BIT is continually seeking platforms to test promising new ideas for boosting education outcomes or adapt successful trials from other countries. Edtech tools provide an ideal test bed, as they offer instant access to large number of learners/pupils as well as real-time data. This could enable Edtech tools to hone in quickly on the most effective behavioural principles, maximising impact.

This is why the Behavioural Insights Team has partnered with several Edtech providers, for example Eedi – the maths homework tool which saves teachers time by identifying misconceptions through diagnostic questions, and is used by over 12,000 schools worldwide. Our role is to provide advice on where behavioural insights could boost outcomes. With Eedi, we have offered tips on how to turn data from the tool into feedback for parents – in ways most likely to boost parental engagement with their children’s studies (based on our previous work in this space). This week we are delighted to announce a new partnership with Eedi, supported by Nesta’s Collective Intelligence grants programme. This project will investigate what effective feedback looks like and how to encourage teachers to use the feedback that we identify as being most beneficial for students.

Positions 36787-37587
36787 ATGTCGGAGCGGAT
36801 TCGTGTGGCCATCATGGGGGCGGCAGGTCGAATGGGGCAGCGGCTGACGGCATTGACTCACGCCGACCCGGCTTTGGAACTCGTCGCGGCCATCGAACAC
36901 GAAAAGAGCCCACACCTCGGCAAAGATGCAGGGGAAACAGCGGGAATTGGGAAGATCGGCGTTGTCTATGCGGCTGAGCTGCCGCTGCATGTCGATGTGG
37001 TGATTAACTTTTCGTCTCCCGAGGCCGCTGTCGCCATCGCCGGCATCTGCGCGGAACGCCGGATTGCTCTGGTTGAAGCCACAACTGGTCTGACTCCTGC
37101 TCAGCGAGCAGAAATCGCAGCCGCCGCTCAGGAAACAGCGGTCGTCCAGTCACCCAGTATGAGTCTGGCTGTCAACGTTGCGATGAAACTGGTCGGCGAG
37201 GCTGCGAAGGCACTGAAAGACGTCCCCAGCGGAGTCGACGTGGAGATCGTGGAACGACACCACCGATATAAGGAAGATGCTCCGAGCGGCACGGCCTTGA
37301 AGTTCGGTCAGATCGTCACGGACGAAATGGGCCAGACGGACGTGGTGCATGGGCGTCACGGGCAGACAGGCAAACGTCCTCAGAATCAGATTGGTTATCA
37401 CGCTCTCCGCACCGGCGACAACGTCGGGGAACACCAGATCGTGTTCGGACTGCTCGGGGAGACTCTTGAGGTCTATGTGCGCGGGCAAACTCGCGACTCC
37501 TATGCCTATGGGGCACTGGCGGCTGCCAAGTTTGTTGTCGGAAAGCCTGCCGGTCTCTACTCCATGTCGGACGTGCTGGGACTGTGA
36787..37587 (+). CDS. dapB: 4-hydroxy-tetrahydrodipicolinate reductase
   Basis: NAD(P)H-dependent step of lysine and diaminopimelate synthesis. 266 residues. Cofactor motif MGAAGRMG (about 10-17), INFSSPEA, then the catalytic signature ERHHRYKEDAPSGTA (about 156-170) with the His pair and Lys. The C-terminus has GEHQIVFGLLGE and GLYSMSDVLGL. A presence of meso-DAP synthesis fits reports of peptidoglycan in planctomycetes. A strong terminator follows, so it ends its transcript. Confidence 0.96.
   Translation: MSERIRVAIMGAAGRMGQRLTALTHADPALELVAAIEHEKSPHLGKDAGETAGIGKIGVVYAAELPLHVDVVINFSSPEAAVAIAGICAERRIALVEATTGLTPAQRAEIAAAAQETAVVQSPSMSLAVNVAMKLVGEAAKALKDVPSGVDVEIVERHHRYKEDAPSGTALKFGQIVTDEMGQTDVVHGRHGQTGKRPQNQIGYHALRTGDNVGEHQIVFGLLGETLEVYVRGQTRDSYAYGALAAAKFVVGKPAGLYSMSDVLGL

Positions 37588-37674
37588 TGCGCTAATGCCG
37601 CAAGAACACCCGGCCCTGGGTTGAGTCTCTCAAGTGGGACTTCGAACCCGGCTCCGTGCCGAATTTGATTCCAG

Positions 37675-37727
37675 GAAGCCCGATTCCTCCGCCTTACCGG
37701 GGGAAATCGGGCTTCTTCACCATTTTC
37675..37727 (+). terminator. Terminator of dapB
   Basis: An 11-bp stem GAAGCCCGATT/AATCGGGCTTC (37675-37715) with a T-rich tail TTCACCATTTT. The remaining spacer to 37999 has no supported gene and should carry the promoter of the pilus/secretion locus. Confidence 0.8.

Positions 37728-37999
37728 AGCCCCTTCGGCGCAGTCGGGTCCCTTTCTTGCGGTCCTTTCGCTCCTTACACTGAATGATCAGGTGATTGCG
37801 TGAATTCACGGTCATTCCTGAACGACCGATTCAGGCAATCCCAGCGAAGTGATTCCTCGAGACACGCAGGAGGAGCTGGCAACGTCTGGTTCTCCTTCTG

We see great potential for further partnerships with Edtech products – particularly tools designed to boost lower attainers’ outcomes or reduce teacher workload (e.g., marking and assessment tools, especially for essays).

Beyond partnerships with Edtech providers, the Behavioural Insights Team has developed several of its own technologies – such as Promptable or Networky – both of which have applications to education. Promptable facilitates more effective parent communications, while Networky does the same for mentoring or buddy schemes.

The future of education will undoubtedly involve technology. We firmly believe that education technology tools and behavioural insights can improve outcomes for learners and teachers.

Interested in a potential partnership? Contact the team.